The Prince Edward County resident who challenged in Ontario Superior Court the placement of industrial wind turbines hopes to hear a decision within several weeks.
Ian Hanna outlined his case Jan. 23 to a coalition of some 125 turbine opponents gathered in North Gower. The next day, Hanna was in a Toronto courtroom making his case.
As a taxpayer, he said he resents incentives being handed out by the provincial “green fairy” to encourage construction of windmills without any scientific basis for their locations.
The meeting was convened by the North Gower Wind Action Group, Beckwith Responsible Wind Action Group and Spencerville’s South Branch Wind Opposition Group, all of which are resisting proposed wind farms in their areas.
To get them in the mood for the discussion, participants upon entering the hall were greeted with a loud background drone said to have been recorded from wind turbines in Maine by a landowner living about 1 km from the nearest one.
If he wins the case, Hanna and his backers anticipate that planned wind power projects will be put on hold across the province until “proper” medical studies are conducted which they expect will lead to minimum setbacks of 1.5-2 km between turbines and residences as opposed to the current 550 metres.
“This will kill many projects plus perhaps force rectification/compensation for built projects,” supporters say in a pamphlet seeking donations to the Hanna legal cause.
It’s the proximity of the industrial windmills and the constant drone they create which can make life miserable for rural residents, said Janet White of Wolfe Island in Lake Ontario south of Kingston which is now home to 86 turbines.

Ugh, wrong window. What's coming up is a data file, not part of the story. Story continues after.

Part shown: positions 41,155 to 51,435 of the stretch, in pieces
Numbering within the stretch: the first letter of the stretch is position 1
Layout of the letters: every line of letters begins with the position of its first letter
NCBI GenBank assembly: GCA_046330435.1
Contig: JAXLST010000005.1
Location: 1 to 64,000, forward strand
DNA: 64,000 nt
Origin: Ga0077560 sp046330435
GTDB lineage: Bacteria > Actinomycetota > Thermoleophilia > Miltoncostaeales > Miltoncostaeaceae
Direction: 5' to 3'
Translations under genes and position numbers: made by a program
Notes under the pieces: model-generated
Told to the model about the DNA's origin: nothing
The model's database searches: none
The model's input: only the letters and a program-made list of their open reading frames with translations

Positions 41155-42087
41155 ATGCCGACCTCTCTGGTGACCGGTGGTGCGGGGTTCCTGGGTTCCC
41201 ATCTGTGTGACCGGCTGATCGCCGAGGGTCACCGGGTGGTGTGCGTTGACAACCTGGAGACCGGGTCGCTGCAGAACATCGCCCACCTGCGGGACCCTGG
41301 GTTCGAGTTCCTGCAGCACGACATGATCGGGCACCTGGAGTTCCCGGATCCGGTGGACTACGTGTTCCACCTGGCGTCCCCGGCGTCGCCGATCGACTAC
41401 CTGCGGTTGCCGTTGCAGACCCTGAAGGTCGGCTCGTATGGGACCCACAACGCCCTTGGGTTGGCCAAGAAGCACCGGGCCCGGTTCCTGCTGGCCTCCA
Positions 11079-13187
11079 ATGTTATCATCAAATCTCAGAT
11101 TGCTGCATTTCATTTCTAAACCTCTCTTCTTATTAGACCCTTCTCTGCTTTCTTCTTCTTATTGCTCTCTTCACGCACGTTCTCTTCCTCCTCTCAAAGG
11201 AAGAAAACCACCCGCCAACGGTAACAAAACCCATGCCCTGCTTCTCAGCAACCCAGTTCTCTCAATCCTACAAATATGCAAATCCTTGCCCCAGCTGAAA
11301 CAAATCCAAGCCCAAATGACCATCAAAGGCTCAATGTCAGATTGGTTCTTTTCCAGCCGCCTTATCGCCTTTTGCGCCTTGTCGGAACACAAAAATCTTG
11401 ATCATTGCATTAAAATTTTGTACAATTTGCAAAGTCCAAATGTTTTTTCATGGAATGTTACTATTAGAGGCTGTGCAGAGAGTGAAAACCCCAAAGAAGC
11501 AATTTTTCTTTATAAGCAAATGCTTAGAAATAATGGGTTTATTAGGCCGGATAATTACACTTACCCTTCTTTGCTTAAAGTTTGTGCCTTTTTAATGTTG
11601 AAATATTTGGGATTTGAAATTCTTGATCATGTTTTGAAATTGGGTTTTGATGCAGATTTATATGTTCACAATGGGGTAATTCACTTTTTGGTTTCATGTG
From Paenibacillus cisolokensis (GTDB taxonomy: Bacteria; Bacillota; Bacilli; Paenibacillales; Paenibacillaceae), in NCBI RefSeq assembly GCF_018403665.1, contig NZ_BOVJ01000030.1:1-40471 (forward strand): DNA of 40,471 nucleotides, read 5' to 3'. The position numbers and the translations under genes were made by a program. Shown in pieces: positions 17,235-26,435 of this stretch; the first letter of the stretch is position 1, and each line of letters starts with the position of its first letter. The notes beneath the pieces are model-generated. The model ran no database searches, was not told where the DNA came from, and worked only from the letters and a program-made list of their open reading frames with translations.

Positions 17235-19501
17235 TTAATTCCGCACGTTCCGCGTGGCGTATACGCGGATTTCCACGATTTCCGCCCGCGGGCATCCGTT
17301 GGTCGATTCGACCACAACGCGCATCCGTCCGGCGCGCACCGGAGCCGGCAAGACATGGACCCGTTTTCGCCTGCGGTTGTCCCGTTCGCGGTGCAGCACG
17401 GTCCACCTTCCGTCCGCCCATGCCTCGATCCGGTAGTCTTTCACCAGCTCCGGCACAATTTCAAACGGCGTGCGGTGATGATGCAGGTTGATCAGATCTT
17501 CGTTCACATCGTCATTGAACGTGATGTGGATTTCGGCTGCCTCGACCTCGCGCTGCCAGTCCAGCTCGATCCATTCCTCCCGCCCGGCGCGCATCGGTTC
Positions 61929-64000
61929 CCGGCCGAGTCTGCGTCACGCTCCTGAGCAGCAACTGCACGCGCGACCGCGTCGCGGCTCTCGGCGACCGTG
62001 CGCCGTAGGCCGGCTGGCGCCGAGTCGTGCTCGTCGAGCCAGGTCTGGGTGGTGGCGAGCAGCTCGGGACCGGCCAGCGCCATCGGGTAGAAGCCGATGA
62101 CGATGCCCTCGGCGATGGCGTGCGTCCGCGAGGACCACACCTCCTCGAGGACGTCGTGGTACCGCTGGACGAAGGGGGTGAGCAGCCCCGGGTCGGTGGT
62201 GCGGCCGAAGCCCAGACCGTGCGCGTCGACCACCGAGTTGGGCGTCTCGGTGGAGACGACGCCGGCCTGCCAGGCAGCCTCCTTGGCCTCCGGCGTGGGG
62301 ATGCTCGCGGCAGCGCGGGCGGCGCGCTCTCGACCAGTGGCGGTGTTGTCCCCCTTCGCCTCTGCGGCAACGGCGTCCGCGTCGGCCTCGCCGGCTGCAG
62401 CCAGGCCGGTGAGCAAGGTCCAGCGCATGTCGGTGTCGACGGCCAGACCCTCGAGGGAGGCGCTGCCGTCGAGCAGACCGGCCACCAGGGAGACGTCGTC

White said “slick” companies have created a rift on the island between residents who accepted windmills on their property and those – such as herself – who didn’t. Few jobs and little in the way of general economic benefit have resulted from the wind power project, the sometimes emotional mother of three children added, stating she feels she’s now living “under the thumb of big industry.”
Hanna’s big bone of contention is with the Green Energy Act which he says doesn’t contain authoritative guidelines for the appropriate siting of turbines because “there’s no good evidence as to when they’ll be safe or not.” His case dates back to early 2009 when environmental attorney Eric Gillespie was retained.
In addition to a multitude of ailments said to be caused by proximity to turbines such as sleeplessness, stress, hypertension, and tintinitus, Hanna and his followers cite livestock health, safety, environmental degradation, and decline in property values among drawbacks of windmills in the neighbourhood.
“People are suffering from living too close to turbines,” Hanna said who allowed that he himself isn’t close to a wind farm. “They’re sick, they can’t sleep and they can’t sell.”
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